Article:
Acceptance, Freedom And Internal Conflicts In Kate Chopin's The Awakening

1006 Words 5 Pages
Acceptance, freedom, love, and lust, these conflicts arise in The Awakening by Kate Chopin as Edna Pontellier struggles with her internal conflicts. Chopin uses foils to demonstrate Edna’s evolution in the novel. In a time where women are expected to be subordinate, Edna defies the standards and her oppressive husband. Two polar characters, Adèle Ratignolle and Mademoiselle Reisz, exemplify compliance and individualism. These women act as foils and provide references to the reader in understanding Edna’s awakening of herself and society. Additionally, Robert and Alcée represent Edna’s views of relationships, or love and lust respectively. On one hand, Adèle can be seen as subservient, but Reisz represents the feminist movement. Similarly, Robert and Alcée also develop as foils that impact Edna’s relationship. These contrasting characters develop the prevailing theme, help Edna’s character development, and propel the …show more content…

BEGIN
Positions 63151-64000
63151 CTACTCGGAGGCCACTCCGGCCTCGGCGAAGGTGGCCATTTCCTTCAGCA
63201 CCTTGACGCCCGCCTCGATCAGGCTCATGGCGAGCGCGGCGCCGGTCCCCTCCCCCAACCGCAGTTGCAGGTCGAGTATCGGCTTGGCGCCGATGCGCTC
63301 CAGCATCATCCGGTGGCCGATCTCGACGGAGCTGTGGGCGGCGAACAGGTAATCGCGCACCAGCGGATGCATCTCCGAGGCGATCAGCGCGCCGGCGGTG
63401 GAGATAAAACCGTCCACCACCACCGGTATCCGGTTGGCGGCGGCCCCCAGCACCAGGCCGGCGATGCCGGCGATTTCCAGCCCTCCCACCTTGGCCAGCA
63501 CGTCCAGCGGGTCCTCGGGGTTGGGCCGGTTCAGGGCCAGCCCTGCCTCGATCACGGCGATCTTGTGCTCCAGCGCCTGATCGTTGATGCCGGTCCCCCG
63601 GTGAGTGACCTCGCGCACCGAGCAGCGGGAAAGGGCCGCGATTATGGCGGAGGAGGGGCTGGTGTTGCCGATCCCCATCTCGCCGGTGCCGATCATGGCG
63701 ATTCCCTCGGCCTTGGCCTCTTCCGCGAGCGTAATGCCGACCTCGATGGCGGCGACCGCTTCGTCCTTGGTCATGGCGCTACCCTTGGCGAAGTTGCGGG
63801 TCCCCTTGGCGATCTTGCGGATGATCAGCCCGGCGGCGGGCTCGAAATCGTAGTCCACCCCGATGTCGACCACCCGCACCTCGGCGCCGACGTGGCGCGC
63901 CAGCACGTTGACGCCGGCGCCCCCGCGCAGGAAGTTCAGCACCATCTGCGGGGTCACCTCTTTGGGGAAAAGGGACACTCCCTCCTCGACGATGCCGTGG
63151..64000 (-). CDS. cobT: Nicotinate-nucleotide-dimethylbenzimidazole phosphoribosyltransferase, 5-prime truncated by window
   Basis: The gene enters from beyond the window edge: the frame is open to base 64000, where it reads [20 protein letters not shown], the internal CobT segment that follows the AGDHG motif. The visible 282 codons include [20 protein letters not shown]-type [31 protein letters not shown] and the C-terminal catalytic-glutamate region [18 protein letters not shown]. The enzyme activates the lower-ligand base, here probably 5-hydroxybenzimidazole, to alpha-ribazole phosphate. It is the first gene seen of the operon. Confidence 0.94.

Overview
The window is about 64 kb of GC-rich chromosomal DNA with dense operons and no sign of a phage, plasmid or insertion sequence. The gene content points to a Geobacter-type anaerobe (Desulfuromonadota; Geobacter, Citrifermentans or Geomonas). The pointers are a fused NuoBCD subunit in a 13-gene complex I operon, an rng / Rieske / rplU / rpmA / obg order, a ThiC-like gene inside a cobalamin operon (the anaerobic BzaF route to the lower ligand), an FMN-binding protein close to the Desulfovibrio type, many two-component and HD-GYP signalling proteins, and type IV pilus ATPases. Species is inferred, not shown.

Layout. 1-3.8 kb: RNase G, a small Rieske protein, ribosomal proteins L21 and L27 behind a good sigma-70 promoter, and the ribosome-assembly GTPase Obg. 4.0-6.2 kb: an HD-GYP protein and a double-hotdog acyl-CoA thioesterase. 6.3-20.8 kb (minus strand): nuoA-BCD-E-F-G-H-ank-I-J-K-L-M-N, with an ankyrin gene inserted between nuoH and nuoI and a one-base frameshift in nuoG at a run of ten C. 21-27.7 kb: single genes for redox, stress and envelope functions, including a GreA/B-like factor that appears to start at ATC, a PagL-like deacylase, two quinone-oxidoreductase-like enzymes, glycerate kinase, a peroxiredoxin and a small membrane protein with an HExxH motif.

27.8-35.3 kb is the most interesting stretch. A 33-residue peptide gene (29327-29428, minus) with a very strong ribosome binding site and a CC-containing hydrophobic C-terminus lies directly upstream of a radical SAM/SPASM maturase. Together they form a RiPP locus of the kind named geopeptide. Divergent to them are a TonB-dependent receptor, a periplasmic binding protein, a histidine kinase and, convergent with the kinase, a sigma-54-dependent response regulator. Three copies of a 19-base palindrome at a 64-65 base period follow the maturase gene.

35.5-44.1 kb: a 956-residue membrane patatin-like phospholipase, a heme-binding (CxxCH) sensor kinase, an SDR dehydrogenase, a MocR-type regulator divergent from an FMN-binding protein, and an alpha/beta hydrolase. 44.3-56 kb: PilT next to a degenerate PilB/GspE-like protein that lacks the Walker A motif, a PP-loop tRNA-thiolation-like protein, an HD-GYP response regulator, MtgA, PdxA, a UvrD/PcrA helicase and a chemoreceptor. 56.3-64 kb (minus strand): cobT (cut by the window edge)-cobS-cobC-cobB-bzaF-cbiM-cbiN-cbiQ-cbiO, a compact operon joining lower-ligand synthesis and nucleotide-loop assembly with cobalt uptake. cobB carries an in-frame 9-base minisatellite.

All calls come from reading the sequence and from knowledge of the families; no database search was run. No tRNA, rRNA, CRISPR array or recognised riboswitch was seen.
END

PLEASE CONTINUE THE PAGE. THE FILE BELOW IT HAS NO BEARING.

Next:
She experiences forbidden love and lust. Her relationship with Robert and Alcée creates conflict, not only internal, but also external when she discovers circulating rumors about her infidelity. “‘… some one was talking of Alcée Arobin visiting you. Of course, it wouldn’t matter if Mr. Arobin had not such a dreadful reputation. Monsieur Ratignolle was telling me that his intentions alone are considered enough to ruin a woman’s name’” (130). The society of this era was critical of every action. As Edna has her awakening, her forbidden loves create tension in the story. In regards to the women, Reisz directly influences Edna, almost as a mentor. In contrast, Ratignolle tries to hold her from defiance. “‘In some way you seem to me like a child, Edna. You seem to act without a certain amount of reflection which is necessary in this life. That is the reason I want to say you mustn’t mind if I advise you to be a little careful while you are living alone”’

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